NASA Delivers Brand New Astronaut to Orbit in Russian Soyuz Rocket

Since the Americans have given up on their main tool for taking humans into space, NASA has to rely on Russian engineering in order to sent astronauts to the International Space Station (ISS) and then get them back.
Soyuz rocket heading for space 1 photo
Photo: NASA
Wednesday’s launch from the Baikonur Cosmodrome in Kazakhstan was the latest in a long series and went without a hitch.

For the new mission, officially known as Expedition 56, the Soyuz carried off the ground Serena Auñón-Chancellor from NASA, Alexander Gerst of ESA (European Space Agency) and Sergey Prokopyev from Roscosmos.

The trio would have to spent the better part of the next two days enclosed in the capsule, as it slowly climbs while orbiting the Earth towards the ISS. Docking and reaching the station is scheduled to take place on Friday, June 8.

All three would remain onboard ISS until December. They would be joining the existing crew of three on the station. While there, they would be conducting around 250 science investigations in biology, Earth science, human research, physical sciences and technology development.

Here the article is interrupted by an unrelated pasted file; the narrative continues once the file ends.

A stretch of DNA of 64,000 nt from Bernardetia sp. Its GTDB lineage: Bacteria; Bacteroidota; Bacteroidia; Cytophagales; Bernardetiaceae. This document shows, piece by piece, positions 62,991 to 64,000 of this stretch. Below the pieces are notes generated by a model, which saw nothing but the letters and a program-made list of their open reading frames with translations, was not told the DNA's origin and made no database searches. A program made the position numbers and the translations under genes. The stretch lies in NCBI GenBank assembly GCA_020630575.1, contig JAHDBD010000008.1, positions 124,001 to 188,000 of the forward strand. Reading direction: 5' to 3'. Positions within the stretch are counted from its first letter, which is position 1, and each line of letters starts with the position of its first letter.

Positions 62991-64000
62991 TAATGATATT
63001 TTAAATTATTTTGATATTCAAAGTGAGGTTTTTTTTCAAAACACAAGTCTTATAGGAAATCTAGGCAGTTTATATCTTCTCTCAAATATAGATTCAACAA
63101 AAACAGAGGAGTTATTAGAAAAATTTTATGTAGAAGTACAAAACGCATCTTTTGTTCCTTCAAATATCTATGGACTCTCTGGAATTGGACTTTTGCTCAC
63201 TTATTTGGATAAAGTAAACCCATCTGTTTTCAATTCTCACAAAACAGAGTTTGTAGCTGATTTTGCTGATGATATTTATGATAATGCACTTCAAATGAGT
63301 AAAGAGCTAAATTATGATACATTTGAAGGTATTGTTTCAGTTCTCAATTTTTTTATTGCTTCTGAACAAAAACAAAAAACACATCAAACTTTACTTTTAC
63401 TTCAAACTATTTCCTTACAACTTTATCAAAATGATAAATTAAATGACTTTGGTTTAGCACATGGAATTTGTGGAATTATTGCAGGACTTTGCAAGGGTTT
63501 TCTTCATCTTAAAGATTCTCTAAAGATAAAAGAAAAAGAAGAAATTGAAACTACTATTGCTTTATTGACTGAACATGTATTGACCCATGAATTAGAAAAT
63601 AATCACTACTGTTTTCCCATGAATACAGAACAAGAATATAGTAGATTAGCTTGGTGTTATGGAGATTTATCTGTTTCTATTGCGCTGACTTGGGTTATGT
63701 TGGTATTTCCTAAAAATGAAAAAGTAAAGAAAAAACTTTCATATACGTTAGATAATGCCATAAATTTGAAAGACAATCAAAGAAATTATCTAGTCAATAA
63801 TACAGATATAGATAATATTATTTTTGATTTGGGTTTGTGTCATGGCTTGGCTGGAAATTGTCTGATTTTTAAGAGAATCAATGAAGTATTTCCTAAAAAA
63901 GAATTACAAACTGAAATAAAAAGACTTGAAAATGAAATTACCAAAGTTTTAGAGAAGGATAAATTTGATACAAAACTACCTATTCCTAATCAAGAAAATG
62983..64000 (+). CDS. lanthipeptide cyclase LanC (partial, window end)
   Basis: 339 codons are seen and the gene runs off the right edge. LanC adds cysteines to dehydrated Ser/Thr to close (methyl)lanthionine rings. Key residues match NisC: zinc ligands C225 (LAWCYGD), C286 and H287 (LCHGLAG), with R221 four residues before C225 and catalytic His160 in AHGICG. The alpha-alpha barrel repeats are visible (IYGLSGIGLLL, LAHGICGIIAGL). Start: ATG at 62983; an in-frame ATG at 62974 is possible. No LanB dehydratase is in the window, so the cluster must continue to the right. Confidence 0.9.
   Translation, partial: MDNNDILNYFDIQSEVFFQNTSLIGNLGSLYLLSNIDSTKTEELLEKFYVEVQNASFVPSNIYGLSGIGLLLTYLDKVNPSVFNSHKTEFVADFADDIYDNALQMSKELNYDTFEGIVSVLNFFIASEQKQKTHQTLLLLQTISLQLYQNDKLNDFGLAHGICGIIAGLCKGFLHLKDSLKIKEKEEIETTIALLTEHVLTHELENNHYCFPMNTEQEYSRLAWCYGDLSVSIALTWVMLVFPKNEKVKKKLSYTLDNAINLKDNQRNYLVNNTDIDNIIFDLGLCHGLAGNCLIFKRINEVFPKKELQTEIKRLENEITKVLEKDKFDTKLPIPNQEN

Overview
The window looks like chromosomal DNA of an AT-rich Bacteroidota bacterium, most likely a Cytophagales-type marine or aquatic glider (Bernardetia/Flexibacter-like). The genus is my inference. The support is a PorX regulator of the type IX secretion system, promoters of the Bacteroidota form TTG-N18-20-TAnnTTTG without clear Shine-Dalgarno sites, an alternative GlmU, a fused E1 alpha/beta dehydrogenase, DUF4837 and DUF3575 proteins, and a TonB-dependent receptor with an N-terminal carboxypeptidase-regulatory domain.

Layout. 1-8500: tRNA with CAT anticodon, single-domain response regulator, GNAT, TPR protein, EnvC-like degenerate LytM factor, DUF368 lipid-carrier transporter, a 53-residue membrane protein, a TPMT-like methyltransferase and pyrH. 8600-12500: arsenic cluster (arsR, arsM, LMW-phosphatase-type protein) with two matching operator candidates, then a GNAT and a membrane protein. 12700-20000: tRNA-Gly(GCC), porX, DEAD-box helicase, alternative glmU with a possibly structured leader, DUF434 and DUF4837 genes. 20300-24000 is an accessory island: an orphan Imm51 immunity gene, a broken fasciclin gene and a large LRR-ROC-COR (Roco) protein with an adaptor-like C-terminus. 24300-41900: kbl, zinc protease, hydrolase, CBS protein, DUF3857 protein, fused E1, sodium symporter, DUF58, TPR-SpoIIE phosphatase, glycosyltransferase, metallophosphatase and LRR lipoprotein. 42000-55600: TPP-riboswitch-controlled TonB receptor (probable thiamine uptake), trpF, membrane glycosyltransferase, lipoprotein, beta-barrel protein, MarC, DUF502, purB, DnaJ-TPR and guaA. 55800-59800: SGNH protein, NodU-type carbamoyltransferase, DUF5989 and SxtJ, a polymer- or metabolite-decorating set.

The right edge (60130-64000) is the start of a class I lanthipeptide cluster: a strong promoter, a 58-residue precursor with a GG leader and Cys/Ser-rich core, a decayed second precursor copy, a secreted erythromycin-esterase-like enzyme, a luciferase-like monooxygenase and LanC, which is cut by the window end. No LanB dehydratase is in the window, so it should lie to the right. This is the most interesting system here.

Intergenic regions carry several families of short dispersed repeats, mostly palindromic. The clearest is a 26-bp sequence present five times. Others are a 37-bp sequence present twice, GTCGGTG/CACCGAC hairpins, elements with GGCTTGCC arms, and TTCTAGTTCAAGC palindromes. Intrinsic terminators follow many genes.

Among the most crucial experiments to be carried out will be the study of ultra-cold quantum gases, microgravity research and liquid-liquid separation.

The American that went up in this mission is at her first flight to outer space. She has been selected to enter the training program in 2009 and now has become the 61st woman to fly in space.

As for NASA, after the retiring of the Space Shuttle, it launched zero manned missions from U.S soil and using U.S. technology.

The organization has been busy preparing for a return to the Moon and setting up the Mars expedition, so the development of tool needed to carry humans safely into space was left to private contractors the likes of SpaceX or Boeing.

It not yet clear when the first manned flight would take place in the new rockets, the most optimistic estimate being 2020.
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About the author: Daniel Patrascu
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Daniel loves writing (or so he claims), and he uses this skill to offer readers a "behind the scenes" look at the automotive industry. He also enjoys talking about space exploration and robots, because in his view the only way forward for humanity is away from this planet, in metal bodies.
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